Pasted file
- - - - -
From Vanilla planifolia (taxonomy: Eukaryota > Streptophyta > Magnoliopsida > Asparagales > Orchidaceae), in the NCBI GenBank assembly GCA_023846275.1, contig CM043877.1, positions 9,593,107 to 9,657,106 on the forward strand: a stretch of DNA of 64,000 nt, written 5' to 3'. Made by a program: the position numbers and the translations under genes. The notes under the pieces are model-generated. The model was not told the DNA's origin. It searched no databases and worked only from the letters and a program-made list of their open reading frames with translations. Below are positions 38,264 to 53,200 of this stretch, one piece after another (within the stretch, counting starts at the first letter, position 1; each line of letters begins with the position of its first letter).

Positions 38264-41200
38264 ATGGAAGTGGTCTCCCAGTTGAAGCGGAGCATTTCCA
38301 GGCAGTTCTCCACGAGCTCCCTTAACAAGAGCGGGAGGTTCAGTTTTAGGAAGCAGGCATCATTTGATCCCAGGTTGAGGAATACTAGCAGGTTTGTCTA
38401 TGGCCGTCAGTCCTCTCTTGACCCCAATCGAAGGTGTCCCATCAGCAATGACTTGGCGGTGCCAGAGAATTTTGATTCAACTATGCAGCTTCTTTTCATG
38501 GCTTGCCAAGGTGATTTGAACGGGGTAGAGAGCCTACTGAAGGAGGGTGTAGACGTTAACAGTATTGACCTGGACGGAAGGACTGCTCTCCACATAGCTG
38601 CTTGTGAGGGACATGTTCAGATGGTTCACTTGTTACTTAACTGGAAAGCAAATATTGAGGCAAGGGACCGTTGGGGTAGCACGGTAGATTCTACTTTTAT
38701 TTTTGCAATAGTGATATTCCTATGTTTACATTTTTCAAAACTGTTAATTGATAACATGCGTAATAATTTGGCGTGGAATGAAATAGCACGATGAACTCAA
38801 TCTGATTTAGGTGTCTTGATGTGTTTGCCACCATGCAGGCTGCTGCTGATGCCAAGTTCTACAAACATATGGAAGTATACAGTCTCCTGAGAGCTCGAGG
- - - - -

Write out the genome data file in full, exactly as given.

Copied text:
From Vanilla planifolia (taxonomy: Eukaryota > Streptophyta > Magnoliopsida > Asparagales > Orchidaceae), in the NCBI GenBank assembly GCA_023846275.1, contig CM043877.1, positions 9,593,107 to 9,657,106 on the forward strand: a stretch of DNA of 64,000 nt, written 5' to 3'. Made by a program: the position numbers and the translations under genes. The notes under the pieces are model-generated. The model was not told the DNA's origin. It searched no databases and worked only from the letters and a program-made list of their open reading frames with translations. Below are positions 38,264 to 53,200 of this stretch, one piece after another (within the stretch, counting starts at the first letter, position 1; each line of letters begins with the position of its first letter).

Positions 38264-41200
38264 ATGGAAGTGGTCTCCCAGTTGAAGCGGAGCATTTCCA
38301 GGCAGTTCTCCACGAGCTCCCTTAACAAGAGCGGGAGGTTCAGTTTTAGGAAGCAGGCATCATTTGATCCCAGGTTGAGGAATACTAGCAGGTTTGTCTA
38401 TGGCCGTCAGTCCTCTCTTGACCCCAATCGAAGGTGTCCCATCAGCAATGACTTGGCGGTGCCAGAGAATTTTGATTCAACTATGCAGCTTCTTTTCATG
38501 GCTTGCCAAGGTGATTTGAACGGGGTAGAGAGCCTACTGAAGGAGGGTGTAGACGTTAACAGTATTGACCTGGACGGAAGGACTGCTCTCCACATAGCTG
38601 CTTGTGAGGGACATGTTCAGATGGTTCACTTGTTACTTAACTGGAAAGCAAATATTGAGGCAAGGGACCGTTGGGGTAGCACGGTAGATTCTACTTTTAT
38701 TTTTGCAATAGTGATATTCCTATGTTTACATTTTTCAAAACTGTTAATTGATAACATGCGTAATAATTTGGCGTGGAATGAAATAGCACGATGAACTCAA
38801 TCTGATTTAGGTGTCTTGATGTGTTTGCCACCATGCAGGCTGCTGCTGATGCCAAGTTCTACAAACATATGGAAGTATACAGTCTCCTGAGAGCTCGAGG